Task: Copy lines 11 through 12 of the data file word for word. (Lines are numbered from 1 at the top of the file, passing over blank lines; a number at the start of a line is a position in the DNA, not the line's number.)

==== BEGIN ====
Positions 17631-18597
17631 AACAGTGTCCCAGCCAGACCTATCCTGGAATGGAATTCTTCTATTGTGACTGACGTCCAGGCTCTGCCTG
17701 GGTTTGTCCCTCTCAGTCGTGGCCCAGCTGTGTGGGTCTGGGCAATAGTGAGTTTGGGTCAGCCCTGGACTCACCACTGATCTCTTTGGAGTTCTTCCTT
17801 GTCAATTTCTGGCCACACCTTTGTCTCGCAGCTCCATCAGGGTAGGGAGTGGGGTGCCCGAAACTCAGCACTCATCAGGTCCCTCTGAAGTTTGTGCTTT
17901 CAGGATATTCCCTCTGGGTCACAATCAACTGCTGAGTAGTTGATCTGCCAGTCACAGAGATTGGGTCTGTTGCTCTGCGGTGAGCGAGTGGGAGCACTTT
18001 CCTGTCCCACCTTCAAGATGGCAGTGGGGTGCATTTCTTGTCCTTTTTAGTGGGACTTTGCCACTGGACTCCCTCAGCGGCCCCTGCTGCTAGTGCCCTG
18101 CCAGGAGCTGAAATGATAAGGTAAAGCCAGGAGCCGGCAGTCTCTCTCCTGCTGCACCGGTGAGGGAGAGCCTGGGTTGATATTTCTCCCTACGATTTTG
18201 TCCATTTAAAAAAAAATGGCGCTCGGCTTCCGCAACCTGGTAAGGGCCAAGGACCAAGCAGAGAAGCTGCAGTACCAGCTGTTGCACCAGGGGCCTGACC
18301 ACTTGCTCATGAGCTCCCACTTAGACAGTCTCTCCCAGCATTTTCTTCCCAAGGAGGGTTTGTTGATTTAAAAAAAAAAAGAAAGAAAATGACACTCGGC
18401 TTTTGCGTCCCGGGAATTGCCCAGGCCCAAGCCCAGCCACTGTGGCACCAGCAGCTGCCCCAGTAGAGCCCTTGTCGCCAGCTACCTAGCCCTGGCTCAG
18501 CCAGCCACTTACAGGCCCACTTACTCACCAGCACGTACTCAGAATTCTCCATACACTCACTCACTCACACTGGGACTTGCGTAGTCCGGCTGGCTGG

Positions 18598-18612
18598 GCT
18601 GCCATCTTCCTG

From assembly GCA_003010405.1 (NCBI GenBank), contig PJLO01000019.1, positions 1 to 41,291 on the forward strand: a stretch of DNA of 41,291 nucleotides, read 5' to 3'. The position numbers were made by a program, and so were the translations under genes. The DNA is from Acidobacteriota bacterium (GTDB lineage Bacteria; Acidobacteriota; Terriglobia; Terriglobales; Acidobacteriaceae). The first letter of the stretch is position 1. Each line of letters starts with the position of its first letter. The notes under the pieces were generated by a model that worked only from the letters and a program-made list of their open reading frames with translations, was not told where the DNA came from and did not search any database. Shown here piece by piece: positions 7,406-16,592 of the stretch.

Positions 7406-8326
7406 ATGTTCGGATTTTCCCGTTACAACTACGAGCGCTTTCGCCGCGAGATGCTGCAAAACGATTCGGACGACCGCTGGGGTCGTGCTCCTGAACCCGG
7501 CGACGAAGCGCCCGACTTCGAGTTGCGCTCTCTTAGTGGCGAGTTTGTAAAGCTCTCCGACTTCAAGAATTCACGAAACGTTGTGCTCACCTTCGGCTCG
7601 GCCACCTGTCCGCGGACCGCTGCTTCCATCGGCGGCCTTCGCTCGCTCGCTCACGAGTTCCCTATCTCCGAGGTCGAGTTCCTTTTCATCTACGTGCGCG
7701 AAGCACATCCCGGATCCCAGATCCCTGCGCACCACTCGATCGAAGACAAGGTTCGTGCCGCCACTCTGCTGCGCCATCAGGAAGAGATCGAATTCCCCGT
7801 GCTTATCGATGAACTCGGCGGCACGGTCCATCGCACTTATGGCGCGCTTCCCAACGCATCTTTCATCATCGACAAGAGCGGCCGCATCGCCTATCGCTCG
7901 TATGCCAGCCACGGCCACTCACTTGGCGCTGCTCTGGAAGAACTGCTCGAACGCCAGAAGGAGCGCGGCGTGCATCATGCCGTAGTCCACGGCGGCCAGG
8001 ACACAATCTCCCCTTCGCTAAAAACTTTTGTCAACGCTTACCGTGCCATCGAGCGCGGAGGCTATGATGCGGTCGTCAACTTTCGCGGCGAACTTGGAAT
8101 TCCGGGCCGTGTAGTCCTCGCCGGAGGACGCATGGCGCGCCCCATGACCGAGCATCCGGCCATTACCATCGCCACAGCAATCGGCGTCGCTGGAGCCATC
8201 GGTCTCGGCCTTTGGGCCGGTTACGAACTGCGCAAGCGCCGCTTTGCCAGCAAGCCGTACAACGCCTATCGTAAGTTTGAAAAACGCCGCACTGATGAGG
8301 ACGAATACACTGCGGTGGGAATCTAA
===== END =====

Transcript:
18501 CCAGCCACTTACAGGCCCACTTACTCACCAGCACGTACTCAGAATTCTCCATACACTCACTCACTCACACTGGGACTTGCGTAGTCCGGCTGGCTGG

Positions 18598-18612